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Oka(ō`kə), village, S Que., Canada, on the north shore of the Lake of the Two Mountains (a widening of the Ottawa) and SW of Montreal. It is noted as the site of a Trappist monastery and farm (est. 1881), where Oka cheese is made. An agricultural institute there is affiliated with the Univ. of Montreal. About 600 Native Americans live at Oka.
Oka(əkä`), river, c.925 mi (1,490 km) long, rising S of Orel, central European Russia. It flows N past Orel and Kaluga, E past Serpukhov, Kolomna, and Ryazan, and then NE past Murom to join the Volga River at Nizhny Novgorod. It is navigable by large vessels below Kolomna, c.550 mi (890 km) upstream, and traverses densely populated agricultural and industrial areas. Among its tributaries are the Moskva, the Klyazma, and the Moksha.
Oka,river, c.600 mi (970 km) long, rising in the Sayan Mts., Buryat Republic, S central Siberian Russia. It flows N through Irkutsk oblast to join the Angara River below Bratsk. The lower Oka valley is flooded by waters impounded behind Bratsk Dam.
a mountain range in the Vostochnyi Saians, on the border between the Buriat ASSR and Irkutsk Oblast, RSFSR. Forming a watershed between the Iia and Khoito-Oka rivers (Angara River basin), it rises to an elevation of approximately 2,500 m and measures approximately 100 km long. It is composed of gneisses, schists, and granites. There is mountain taiga, mainly cedar, on the slopes to elevations of 1,000–2,000 m; farther up is mountain tundra.
a river in the European part of the USSR, a right tributary of the Volga. It measures 1,500 km long and drains an area of 245,000 sq km.
The Oka originates in the heart of the Central Russian Upland. Until it is joined by the Ugra River, the Oka flows in a valley whose width reaches 1 km, and its riverbed measures from 20 to 80 m in width. Its chief tributaries here are the Zhizdra and Ugra on the left and the Upa on the light. Farther downstream, the Oka turns eastward and flows around the northern spurs of the Central Russian Upland. The width of its valley here varies from 400 m to 3 km, with the riverbed ranging from 250 to 400 m in width.
Below the river’s confluence with the Moskva River, the Oka’s valley widens to 20–30 km. The river becomes meandering, and its broad floodplain contains oxbow lakes. The tributaries along the middle course are the Protva, Nara, Moskva, Pra, and Gus’ on the left and the Osetr, Pronia, and Para on the right. The lower Oka flows along the Meshchera Lowland, and its valley widens and narrows. Near Murom the vast floodplain extends to 20 km and abounds in oxbow lakes, some of which reach a length of 10 km. The river has islands, and its riverbed here measures 175–550 m. The main tributaries along the lower Oka are the Moksha and Tesha on the right and the Kliaz’ma on the left. The river has numerous shoals along its entire course.
The Oka is fed primarily by snow: 59 percent of the annual flow at Orel and 65 percent at Murom. Rain accounts for a little more than 20 percent, and subterranean waters for less than 20 percent. The mean flow rate at Orel is 18.8 cu m per sec; at Kaluga, 296; and at the river’s mouth, 1,300. The maximum flow rate is, respectively, 2,100, 12,600, and 20,000 cu m per sec. There is high water in April and May in the upper reaches, lasting until the beginning of June in the lower course. Low water occurs in the summer and winter; there are flash floods in the autumn. During the spring, 78 percent of the annual flow occurs in the upper course and 73 percent in the lower course; 7–8 percent of the annual flow occurs in the summer, 8–10 percent in the autumn, and 7–9 percent in the winter. The upper Oka freezes between November and the beginning of January, and the lower Oka between late October and December. In the upper course the ice breaks up in late March or in April, and in the lower course by the beginning of May. The period of ice movement lasts from one to 20 days; in the lower course it lasts up to 15 days.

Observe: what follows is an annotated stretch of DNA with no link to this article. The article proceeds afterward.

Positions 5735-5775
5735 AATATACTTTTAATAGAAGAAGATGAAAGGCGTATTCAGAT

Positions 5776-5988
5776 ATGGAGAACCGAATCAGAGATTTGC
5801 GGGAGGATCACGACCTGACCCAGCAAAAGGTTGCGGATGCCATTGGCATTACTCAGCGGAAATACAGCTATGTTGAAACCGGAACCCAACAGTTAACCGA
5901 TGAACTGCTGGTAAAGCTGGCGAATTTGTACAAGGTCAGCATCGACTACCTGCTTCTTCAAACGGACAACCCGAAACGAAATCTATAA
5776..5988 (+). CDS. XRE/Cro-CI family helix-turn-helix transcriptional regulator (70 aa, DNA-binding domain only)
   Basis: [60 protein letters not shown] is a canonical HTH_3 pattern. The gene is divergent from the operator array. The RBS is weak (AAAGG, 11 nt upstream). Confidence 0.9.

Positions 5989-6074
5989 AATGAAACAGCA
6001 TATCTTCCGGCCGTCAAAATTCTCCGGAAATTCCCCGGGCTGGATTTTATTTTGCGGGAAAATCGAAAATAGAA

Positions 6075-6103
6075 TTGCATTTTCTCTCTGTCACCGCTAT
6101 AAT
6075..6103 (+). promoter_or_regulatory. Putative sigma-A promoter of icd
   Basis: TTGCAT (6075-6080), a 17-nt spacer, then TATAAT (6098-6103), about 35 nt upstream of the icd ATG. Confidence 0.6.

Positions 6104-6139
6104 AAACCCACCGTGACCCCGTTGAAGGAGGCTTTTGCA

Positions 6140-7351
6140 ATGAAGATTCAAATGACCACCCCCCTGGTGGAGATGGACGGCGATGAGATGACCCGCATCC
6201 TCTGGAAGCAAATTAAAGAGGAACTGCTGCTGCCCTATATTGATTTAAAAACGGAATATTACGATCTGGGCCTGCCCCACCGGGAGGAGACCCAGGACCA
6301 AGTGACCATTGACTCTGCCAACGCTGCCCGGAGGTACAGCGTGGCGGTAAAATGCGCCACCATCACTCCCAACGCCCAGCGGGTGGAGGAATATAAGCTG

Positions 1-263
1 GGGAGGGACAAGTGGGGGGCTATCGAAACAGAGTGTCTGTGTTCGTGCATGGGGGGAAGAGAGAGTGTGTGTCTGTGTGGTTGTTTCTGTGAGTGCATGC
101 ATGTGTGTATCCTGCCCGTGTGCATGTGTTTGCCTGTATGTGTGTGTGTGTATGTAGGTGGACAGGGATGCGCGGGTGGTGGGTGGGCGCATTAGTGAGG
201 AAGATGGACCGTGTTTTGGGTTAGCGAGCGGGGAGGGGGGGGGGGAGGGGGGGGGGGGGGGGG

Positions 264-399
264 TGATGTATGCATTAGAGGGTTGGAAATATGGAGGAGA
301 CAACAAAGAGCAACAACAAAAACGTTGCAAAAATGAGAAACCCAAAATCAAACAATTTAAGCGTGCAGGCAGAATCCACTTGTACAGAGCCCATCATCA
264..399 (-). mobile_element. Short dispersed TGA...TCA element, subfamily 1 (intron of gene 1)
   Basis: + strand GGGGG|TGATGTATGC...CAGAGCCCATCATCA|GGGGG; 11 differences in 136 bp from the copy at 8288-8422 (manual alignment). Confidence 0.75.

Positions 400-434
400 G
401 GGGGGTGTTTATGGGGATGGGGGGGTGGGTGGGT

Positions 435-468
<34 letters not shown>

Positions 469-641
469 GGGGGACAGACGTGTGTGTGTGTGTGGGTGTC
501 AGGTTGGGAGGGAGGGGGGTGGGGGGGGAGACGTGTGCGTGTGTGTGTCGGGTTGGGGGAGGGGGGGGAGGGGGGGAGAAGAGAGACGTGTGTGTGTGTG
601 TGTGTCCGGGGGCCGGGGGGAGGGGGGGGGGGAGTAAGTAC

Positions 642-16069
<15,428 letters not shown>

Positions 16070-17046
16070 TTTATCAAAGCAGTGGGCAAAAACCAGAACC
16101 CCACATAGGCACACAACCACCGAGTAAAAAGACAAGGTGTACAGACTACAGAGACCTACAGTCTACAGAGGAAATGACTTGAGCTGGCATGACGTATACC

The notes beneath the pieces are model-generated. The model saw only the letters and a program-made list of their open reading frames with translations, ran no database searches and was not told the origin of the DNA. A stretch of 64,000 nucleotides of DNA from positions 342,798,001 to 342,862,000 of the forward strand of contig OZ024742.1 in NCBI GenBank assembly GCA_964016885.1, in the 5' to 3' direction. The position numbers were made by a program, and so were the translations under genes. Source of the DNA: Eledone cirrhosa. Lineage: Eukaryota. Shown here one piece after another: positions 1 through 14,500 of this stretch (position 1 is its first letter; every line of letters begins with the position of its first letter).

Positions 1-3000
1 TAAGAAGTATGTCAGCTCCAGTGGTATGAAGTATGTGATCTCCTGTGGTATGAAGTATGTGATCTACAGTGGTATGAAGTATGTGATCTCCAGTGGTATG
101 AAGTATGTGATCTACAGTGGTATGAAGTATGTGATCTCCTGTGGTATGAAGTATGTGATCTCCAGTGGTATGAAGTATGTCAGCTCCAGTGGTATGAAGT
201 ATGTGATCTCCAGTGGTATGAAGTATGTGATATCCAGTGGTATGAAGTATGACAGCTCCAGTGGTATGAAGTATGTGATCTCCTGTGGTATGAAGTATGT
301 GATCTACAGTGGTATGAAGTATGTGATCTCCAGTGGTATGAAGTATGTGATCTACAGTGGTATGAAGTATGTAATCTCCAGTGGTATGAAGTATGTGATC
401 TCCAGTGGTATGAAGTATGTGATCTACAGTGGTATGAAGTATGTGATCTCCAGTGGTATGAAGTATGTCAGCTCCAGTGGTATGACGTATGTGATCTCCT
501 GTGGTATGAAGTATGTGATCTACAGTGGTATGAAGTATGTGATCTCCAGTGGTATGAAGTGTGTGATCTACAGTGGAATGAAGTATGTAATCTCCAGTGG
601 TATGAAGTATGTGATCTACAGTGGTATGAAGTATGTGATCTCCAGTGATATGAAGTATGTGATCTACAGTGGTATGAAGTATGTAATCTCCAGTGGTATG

The Oka is navigable from the city of Chekalin, a total distance of 1,200 km. Above Riazan’ it has locks: the Beloomut and Kuz’minskoe dams. The principal freight transported on the river includes building materials, lumber, coal, petroleum products, grain, and machines. There is local passenger service below Kaluga, and passenger ships travel along the river between the mouth of the Moskva River and Gorky. There are two cruises: the Moscow-Ufa cruise and the Moscow-Gorky-Yaroslavl-Rybinsk-Moscow cruise; the latter is called the Moscow Round-the-World Tour. There is fishing for sterlet, ide (Leuciscus idus), sheatfish (Silurus glanis), pike, European bream, and perch (Perca fluviatilis). Among the cities on the Oka are Orel, Belev, Chekalin, Kaluga, Aleksin, Tarusa, Serpukhov, Kashira, Ozery, Kolomna, Riazan’, Kasimov, Murom, Pavlovo, Gor-batov, Dzerzhinsk, and Gorky.
REFERENCESSokolovskii, Iu. E. Po Oke: Putevoditel’. Moscow, 1964.
Domanitskii, A. P., R. G. Dubrovina, and A. I. Isaeva. Reki i ozera Sovetskogo Soiuza. Leningrad, 1971.
K. G. TIKHOTSKII
(also Akha), a river in the Buriat ASSR and Irkutsk Oblast, RSFSR, a left tributary of the Angara River. The Oka empties into the Bratsk Reservoir, whose backwater extends for more than 300 km.
The Oka measures 630 km long and drains an area of 34,000 sq km. Originating in Lake Oka, at the foothills of the Munku-Sardyk in Vostochnyi Saian, it flows at first through an inter-montane basin and then in a narrow valley, crossing the ranges of Vostochnyi Saian and forming impassable rapids. The lower course passes through the Irkutsk-Cheremkhovo Plain.
The Oka is fed primarily by rain; its mean flow rate is 274 cu m per sec. The river freezes in late October or early November, and the ice breaks up in late April or early May. The river is used for floating timber. The city of Zima is on the Oka.